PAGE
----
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Author Topic: Barker Williamson model 430 antenna  (Read 4764 times)
DY1UBY
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Posts: 11




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« on: December 29, 2007, 01:45:41 AM »

I recently owned an old Yaesu FT-707 HF SSB/CW/AM transceiver and right now, I'm using wire strands of CAT 5e as an antenna. I used it for about 3 days from now and I would like to know an antenna something Greek to me. I cannot find this kind of antenna on the net. Here's my question: I would like to know if anyone here has an info regarding Barker Williamson model 430 HF antenna? What it looks like? Operating freq? What are the specifications? How long is it? Is there anyone can discuss further about this antenna?
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KB1LKR
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Posts: 1897




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« Reply #1 on: December 29, 2007, 12:18:42 PM »

Contact Barker & Williamson

http://www.bwantennas.com/

they should be able to get you what you need for info.
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W5CPT
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Posts: 644




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« Reply #2 on: December 29, 2007, 12:20:04 PM »

Alex,
I found an old B&W catalog online and it does not list any antenna with that number.  The antennas models start with a either AC or AT or AS for the wire antennas.  The Catalog can be found at the BAMA site. I can send it to you if you would like as it is a PDF file.

Clint - W5CPT
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KA1MDA
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Posts: 548




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« Reply #3 on: December 29, 2007, 01:06:44 PM »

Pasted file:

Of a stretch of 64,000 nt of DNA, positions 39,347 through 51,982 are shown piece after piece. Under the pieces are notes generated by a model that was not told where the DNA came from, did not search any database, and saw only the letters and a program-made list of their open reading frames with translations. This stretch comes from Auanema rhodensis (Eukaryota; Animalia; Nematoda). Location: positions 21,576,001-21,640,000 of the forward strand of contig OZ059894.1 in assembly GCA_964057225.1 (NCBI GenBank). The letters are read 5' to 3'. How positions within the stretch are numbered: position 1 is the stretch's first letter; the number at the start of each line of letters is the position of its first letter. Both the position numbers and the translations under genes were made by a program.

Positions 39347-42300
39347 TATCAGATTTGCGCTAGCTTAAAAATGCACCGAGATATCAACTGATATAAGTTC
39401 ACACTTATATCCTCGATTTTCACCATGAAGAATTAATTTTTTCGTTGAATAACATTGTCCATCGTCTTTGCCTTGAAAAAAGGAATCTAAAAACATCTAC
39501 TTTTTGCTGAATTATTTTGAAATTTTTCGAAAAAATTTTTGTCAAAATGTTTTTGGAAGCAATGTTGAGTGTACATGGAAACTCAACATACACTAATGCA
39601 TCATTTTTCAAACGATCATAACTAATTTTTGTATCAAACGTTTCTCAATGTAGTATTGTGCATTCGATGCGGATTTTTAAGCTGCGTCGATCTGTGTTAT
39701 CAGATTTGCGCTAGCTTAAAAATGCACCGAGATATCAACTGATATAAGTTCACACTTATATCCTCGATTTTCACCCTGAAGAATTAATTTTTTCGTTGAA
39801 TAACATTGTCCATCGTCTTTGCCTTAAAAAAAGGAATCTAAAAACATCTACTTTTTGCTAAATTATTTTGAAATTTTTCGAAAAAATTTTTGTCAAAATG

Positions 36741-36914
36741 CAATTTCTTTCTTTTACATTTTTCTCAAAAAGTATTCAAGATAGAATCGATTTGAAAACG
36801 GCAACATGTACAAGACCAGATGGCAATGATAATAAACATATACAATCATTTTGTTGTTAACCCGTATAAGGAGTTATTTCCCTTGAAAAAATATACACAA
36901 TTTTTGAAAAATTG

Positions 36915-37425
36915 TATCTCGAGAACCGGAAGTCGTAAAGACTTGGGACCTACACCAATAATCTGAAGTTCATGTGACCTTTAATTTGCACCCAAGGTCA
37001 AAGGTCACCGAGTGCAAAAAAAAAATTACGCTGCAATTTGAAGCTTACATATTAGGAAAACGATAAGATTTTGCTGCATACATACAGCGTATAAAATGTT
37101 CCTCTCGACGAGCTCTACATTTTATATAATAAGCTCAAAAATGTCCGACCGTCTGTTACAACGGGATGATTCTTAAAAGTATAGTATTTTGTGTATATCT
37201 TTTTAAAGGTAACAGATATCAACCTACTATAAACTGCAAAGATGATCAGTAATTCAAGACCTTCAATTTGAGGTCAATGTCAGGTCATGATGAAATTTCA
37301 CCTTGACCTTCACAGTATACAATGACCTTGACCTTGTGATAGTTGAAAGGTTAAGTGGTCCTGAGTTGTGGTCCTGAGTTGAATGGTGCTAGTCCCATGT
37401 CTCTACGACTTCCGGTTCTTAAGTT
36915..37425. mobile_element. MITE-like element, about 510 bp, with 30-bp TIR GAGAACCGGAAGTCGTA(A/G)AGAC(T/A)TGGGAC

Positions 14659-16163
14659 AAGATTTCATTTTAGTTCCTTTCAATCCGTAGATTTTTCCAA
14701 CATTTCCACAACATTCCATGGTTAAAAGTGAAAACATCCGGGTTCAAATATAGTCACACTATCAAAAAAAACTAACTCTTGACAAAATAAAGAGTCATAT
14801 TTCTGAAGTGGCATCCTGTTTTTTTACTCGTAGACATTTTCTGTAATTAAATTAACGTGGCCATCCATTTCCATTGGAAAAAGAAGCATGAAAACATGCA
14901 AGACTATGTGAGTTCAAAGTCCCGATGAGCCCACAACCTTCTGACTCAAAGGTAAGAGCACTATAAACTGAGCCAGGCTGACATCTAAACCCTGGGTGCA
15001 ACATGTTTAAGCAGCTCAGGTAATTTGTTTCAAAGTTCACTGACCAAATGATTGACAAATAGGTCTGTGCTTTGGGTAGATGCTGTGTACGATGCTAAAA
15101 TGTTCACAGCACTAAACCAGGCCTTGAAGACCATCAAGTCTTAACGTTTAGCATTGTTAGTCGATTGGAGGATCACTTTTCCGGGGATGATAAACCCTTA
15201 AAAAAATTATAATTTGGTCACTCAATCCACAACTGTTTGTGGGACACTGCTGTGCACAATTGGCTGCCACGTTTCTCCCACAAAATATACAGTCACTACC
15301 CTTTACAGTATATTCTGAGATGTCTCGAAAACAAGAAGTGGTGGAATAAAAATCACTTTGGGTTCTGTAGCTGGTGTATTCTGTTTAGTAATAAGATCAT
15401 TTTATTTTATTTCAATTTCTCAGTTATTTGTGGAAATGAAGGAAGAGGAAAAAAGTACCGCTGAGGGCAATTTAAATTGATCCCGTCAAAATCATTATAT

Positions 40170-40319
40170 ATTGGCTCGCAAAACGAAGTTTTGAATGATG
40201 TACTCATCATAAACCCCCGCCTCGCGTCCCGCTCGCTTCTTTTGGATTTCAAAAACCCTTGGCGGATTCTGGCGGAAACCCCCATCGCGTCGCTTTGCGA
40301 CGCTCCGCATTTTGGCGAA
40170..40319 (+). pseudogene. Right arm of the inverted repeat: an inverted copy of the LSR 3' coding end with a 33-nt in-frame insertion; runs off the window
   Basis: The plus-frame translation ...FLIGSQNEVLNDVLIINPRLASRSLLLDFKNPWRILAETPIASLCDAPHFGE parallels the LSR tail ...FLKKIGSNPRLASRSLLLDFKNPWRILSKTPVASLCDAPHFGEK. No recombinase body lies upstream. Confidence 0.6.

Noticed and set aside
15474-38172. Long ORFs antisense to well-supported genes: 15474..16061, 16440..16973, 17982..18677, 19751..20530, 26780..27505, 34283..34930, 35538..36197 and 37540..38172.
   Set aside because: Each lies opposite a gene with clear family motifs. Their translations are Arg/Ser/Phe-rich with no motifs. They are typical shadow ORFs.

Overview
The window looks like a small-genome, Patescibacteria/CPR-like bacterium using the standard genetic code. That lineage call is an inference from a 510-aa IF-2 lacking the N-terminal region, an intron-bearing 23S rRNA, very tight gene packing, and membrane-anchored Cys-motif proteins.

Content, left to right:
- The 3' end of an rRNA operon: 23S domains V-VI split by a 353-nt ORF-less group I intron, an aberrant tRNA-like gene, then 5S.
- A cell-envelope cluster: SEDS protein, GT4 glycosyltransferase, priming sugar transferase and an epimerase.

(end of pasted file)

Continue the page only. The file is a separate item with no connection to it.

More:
I use a Barker & Williamson BWD-90 antenna for HF. That's the 90 foot long folded dipole that's supposed to cover 1.8 to 54 Mhz. I use it because someone gave it to me for free. Center of antenna is mounted with sidearm on tower at 45 feet, and ends are at 20 feet.

I haven't been overly impressed with it. Can't get it to tune lower phone portion or CW portion of 160, and could never get it to tune 6 meters at all, even using internal antenna tuners on Icom 746 and Kenwood TS-2000. I don't think RX or TX performance is that great either, and gain is probably in negative numbers compared to a resonant dipole due to the matching resistor at the end of the loop. I've been seriously thinking of replacing it with some type of ground mounted vertical.

Their web site hypes it up as the military standard, blah blah blah. Don't get fooled. Yes, its broadbanded, but when you're the military and have tons of power at your disposal for relatively short range comms, I suppose it works. But what makes a good antenna for military use probably doesn't apply to the majority of ham radio applications.

If this is similar to the antenna you are thinking of, I would strongly suggest looking for a different antenna. Also stay away from the Comet and Diamond "broadband" HF no-radial verticals, as they are nothing more than dummy loads with a radiating element attached to one end.

73, de Tom, KA1MDA
www.ka1mda.org
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DY1UBY
Member

Posts: 11




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« Reply #4 on: December 29, 2007, 05:50:48 PM »